Pheasant hunting without a dog isn’t as good

For the first year in a long time, I’m not excited about pheasant season. I probably won’t go harass the long-tailed goony birds at all. It’s just not as much fun without a dog.

For many years, I hunted pheasants without a dog. I have always had friends who have good bird dogs, and I hunted with them when I could. But even when they didn’t invite me to hunt, I would venture out by myself with my shotgun and hope to kick up a bird or two.

Hunting with those friends who had dogs was always an eye-opener. They found more birds than I found with just my feet, and locating the birds we had hit was a lot easier, too. And there’s just something about being out in the field with a dog that makes the experience even better. I suppose that’s how just about everything is – there isn’t much you can do that isn’t made better with a dog to share it with.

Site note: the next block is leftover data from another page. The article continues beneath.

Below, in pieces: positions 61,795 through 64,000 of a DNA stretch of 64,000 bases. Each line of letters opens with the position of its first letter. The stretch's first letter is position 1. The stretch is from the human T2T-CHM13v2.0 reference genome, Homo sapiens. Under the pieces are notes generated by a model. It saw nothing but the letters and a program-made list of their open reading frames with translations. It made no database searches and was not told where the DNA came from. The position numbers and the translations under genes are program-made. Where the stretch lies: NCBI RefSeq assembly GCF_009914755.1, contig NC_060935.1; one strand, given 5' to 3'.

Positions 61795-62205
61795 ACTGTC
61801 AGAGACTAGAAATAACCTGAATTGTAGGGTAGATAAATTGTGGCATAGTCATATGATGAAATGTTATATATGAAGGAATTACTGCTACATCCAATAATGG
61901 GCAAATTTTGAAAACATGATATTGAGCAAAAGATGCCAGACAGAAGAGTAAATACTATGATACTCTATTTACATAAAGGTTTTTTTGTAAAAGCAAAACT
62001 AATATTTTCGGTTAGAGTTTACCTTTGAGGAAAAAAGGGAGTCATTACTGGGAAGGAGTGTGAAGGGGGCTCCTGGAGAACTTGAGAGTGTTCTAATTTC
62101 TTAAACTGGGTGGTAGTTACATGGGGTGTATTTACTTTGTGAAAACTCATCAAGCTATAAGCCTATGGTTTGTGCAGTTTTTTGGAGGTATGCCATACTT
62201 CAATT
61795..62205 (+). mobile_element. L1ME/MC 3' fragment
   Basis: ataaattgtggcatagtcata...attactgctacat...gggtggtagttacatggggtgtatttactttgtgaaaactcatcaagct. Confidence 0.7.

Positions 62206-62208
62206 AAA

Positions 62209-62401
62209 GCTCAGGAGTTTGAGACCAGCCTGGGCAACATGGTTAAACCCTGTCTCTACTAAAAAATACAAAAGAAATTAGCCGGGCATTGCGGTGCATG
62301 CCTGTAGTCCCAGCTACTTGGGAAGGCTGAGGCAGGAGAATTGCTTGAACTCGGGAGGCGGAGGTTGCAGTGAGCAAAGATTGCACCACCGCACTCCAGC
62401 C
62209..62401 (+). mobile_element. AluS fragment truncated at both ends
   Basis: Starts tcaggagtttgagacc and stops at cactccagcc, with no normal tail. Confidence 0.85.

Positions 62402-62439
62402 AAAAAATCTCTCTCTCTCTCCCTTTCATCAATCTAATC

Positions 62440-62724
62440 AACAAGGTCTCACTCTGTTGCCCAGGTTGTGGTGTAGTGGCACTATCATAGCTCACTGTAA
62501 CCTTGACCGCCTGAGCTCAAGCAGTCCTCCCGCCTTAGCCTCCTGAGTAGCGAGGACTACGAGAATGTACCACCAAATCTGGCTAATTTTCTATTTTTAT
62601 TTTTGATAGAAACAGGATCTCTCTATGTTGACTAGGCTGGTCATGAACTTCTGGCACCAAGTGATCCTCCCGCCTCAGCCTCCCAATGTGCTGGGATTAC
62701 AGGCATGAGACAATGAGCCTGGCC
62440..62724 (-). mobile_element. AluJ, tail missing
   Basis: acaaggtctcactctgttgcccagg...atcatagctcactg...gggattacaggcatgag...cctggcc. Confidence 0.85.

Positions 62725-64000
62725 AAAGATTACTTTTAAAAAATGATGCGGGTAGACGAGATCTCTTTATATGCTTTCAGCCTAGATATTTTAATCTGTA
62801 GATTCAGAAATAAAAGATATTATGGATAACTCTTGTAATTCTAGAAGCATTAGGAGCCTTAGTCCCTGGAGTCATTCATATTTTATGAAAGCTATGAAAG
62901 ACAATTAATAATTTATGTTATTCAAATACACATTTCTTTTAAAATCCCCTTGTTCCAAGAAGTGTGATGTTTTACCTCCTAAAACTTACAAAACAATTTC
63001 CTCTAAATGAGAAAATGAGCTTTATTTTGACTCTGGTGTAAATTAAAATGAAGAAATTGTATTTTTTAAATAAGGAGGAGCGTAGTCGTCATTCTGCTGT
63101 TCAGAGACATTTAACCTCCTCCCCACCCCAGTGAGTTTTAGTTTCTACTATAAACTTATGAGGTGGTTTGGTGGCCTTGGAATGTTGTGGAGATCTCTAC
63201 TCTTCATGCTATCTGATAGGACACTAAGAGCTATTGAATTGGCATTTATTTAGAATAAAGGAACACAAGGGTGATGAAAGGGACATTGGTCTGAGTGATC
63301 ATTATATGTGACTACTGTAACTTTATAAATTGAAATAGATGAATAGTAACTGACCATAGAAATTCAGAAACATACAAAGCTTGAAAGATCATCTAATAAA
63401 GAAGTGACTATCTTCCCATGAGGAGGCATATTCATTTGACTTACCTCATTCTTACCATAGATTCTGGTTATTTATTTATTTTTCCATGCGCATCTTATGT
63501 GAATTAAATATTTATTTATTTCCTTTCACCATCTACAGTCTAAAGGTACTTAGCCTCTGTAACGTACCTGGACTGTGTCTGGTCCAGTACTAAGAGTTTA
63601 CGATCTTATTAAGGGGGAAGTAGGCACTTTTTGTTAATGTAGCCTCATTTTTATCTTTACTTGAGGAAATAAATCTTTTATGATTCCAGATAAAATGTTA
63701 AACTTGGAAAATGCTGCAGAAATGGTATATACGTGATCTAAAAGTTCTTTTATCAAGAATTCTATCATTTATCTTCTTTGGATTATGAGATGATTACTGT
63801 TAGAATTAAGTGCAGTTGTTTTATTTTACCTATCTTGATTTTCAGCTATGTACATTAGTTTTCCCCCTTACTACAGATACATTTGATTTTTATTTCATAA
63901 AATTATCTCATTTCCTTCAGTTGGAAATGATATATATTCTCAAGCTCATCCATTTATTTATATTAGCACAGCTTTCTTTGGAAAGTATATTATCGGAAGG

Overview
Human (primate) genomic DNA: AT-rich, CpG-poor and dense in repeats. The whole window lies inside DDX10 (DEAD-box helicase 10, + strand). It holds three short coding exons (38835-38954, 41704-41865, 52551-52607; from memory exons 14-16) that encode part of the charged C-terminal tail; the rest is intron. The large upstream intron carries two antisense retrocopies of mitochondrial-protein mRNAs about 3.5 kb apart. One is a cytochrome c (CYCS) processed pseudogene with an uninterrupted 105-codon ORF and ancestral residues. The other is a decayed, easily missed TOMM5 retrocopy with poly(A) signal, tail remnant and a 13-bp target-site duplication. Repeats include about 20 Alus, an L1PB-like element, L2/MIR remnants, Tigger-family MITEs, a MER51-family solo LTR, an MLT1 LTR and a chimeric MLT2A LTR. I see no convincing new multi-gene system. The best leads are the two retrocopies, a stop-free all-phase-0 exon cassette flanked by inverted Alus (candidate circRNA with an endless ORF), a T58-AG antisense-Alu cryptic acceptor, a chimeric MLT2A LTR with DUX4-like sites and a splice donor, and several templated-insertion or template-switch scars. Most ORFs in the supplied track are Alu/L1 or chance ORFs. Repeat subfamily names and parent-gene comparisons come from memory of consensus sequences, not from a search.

Then, back in 2006, I got Cricket. She was a Golden Retriever who could hunt, and she loved it. I became a pheasant hunting fanatic, getting out in the field as often as we possibly could. Riley, the black lab, came along in 2017, and though she wasn’t any good at hunting, she still liked to tag along. I thought she’d eventually figure it out and get to be at least as good a hunter as Cricket, but she never did. We lost Cricket in 2018, and we lost Riley earlier this year. Without a dog to share the hunt with, I just have no desire to get out there.

I do still have a dog, but Paisley’s an Australian Shepherd, and she’s even less of a hunter than Riley was. So I’ve been putting out feelers for another hunting Golden, and I have a kennel picked out. It’ll be a few years before I get one, though, so it might be a while before I’m back out chasing ring-necks. That’s OK, though. If I end up with a great bird dog again, it’ll be worth the wait.